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Nodule Volume MeasurementNodule Volume Measurement: Pushing the Pendulum: Pushing the Pendulum FREE TO VIEW

Douglas A. Arenberg, MD, FCCP
Author and Funding Information

From the Department of Internal Medicine, Division of Pulmonary & Critical Care Medicine, University of Michigan Medical School.

Correspondence to: Douglas A. Arenberg, MD, FCCP, University of Michigan Medical School, 1150 W Medical Ctr Dr, 6301 MSRB III, Ann Arbor, MI 48109-5642; e-mail: darenber@umich.edu


Financial/nonfinancial disclosures: The author has reported to CHEST that no potential conflicts of interest exist with any companies/organizations whose products or services may be discussed in this article.

Reproduction of this article is prohibited without written permission from the American College of Chest Physicians. See online for more details.


Chest. 2014;145(3):440-442. doi:10.1378/chest.13-1964
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In 2005, when the original Fleischner Society recommendations for the management of indeterminate solitary pulmonary nodules was published, it was evident that incidental nodules were a growing clinical challenge.1 There is a reason that the Fleischner criteria paper1 is among the most commonly cited reference in the radiologic literature. We do more CT scans, for more reasons, with better and better resolution. We read scans on high-resolution screens often with > 500 images instead of films with 50 to 60 images. We are flush with nodules, and the role of the “oncopulmonologist” is to prove they are benign.

We have three tools in our kit for obtaining proof: benign patterns of fat or calcification, surgical resection, and time. A biopsy specimen is better at proving something is cancer than at providing definitive proof of benignity. Given that few calcified nodules ever result in referral to a specialist, proof of benignity boils down to referral for surgery or serial observation. We decide among these polar opposite strategies of surgery and observation on the basis of pretest estimates of the probability of malignancy, aided by the use of fluorodeoxyglucose-PET scans. We use clinical intuition to push a pendulum toward a high or low probability of malignancy, and the features we use to generate this intuition are largely based on the patient’s risk for cancer (prior history of cancer and tobacco use) and the characteristics of the nodule (eg, size, density, and border characteristics). Nobody should want to diagnose a benign nodule with surgical resection.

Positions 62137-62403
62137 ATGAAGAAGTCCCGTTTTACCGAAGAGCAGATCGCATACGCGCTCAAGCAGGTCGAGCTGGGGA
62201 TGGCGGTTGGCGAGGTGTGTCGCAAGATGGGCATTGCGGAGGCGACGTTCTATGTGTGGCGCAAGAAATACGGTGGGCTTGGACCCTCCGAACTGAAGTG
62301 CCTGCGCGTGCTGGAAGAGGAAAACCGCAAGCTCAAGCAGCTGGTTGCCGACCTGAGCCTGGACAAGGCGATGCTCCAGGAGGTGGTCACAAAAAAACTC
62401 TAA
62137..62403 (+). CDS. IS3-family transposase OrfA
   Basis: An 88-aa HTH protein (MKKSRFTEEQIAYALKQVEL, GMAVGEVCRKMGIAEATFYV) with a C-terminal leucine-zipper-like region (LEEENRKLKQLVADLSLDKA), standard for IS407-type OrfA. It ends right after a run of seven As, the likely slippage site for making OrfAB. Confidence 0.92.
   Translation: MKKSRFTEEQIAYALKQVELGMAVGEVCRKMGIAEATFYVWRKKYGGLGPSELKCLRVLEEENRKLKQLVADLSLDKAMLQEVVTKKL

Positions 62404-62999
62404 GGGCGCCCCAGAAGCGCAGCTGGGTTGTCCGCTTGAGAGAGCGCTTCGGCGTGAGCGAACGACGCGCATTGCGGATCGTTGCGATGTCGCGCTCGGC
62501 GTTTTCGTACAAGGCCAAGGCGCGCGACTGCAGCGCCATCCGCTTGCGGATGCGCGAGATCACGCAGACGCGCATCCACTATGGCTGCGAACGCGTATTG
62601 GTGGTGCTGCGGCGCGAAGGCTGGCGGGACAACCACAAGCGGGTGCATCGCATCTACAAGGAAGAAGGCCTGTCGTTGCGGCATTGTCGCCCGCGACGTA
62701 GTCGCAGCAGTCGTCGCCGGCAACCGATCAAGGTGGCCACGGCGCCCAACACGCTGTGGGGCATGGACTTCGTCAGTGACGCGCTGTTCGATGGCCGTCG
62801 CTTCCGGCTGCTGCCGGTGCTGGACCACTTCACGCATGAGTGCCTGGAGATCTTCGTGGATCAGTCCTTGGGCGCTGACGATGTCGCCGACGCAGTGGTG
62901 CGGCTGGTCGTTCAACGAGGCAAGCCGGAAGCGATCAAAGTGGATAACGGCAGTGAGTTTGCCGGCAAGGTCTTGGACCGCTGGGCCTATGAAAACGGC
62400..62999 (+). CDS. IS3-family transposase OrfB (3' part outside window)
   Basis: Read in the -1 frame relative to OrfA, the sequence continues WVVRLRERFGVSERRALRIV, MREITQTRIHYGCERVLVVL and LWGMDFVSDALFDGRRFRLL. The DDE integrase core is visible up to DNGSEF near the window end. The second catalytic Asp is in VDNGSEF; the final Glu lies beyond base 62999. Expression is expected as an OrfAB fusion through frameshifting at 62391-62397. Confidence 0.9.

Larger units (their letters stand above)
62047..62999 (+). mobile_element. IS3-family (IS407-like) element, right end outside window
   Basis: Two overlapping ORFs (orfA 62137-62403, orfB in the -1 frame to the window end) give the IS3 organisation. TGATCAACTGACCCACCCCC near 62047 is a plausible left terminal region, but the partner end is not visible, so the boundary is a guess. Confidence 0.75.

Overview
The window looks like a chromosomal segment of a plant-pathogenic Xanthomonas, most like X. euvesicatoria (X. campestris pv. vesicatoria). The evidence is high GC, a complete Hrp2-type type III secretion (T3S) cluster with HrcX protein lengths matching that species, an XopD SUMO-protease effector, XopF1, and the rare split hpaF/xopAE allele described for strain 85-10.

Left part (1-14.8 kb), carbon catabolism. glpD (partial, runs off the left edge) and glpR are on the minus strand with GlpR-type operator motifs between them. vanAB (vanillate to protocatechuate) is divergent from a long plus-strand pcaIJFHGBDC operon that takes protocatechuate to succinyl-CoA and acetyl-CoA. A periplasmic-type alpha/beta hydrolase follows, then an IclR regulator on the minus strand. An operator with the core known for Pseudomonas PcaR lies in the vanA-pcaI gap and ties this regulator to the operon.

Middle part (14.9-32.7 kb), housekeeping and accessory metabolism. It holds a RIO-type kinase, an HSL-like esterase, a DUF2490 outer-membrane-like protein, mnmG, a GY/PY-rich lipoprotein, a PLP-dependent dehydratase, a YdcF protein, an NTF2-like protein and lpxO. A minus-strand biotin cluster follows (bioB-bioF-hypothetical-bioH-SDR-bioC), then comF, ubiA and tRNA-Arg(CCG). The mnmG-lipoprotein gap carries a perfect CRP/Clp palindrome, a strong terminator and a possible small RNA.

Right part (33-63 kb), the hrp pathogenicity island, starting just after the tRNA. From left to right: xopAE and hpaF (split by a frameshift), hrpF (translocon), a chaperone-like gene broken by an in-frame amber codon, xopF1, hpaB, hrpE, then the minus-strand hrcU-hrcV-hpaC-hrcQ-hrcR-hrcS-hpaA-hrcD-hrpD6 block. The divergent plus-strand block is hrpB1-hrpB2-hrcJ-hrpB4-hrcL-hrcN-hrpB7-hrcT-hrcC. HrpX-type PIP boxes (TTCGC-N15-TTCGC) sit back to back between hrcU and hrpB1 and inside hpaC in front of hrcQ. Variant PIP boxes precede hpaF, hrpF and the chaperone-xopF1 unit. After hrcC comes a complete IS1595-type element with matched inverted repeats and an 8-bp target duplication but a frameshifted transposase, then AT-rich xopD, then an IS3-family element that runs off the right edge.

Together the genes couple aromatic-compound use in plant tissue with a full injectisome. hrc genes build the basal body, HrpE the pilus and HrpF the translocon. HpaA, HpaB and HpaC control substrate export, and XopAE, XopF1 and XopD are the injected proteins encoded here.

The American College of Chest Physicians recommendations advocate that the first step in the evaluation of any nodule is to estimate the pretest probability of malignancy.2 In this setting we teach one of two approaches: clinical intuition or models using clinically available information to mathematically describe our intuition. The most frequently used model was published by Swensen et al3 in 1997, and though it was largely developed based upon nodules detected by chest radiography, it remains useful to this day, perhaps due to its simplicity.4 Despite the usefulness of these models, astute investigators continue to ask important questions such as whether we have mined the radiologic characteristics of nodules for all of their predictive ability. In this edition of CHEST (see page 464), Mehta et al5 publish a report that took the existing Swensen model and added volumetric nodule measurements to determine whether there is incremental predictive value in measuring lung nodule volume for detecting (or, conversely, excluding) cancer. The authors used the Swensen model to determine the probability of malignancy in 230 nodules (221 consecutive subjects). Clinical data and nodule characteristics were combined with volume measurements that were calculated using a commercially available product. Subjects were prospectively followed and a definitive diagnosis was established either by resection, biopsy specimen, or size stability for at least 2 years on serial CT scans. The investigators incorporated volume as a variable into the Swensen model in three separate ways: nodule volume (model 1), the ratio of volume to diameter (model 2), or sphericity index (model 3)—a metric defined as the ratio of measured nodule volume to the volume of a perfect sphere with a diameter equal to that of the nodule. Using a 0.5 probability of malignancy as a cutoff, they determined that models 1 (83%), 2 (88%), and 3 (88%) correctly classified more nodules than Swensen’s base model (67%). It should be emphasized that the main improvement in accuracy of the models incorporating volume measurements was the increased recognition of malignant nodules beyond what the Swensen model would predict. Volume measurements were, thus, better at pushing the pendulum toward cancer than toward benignity. Their inclusion of only subjects with nodules of < 15 mm diameter makes this particularly relevant to clinical practice, since larger nodules pose very little management dilemma.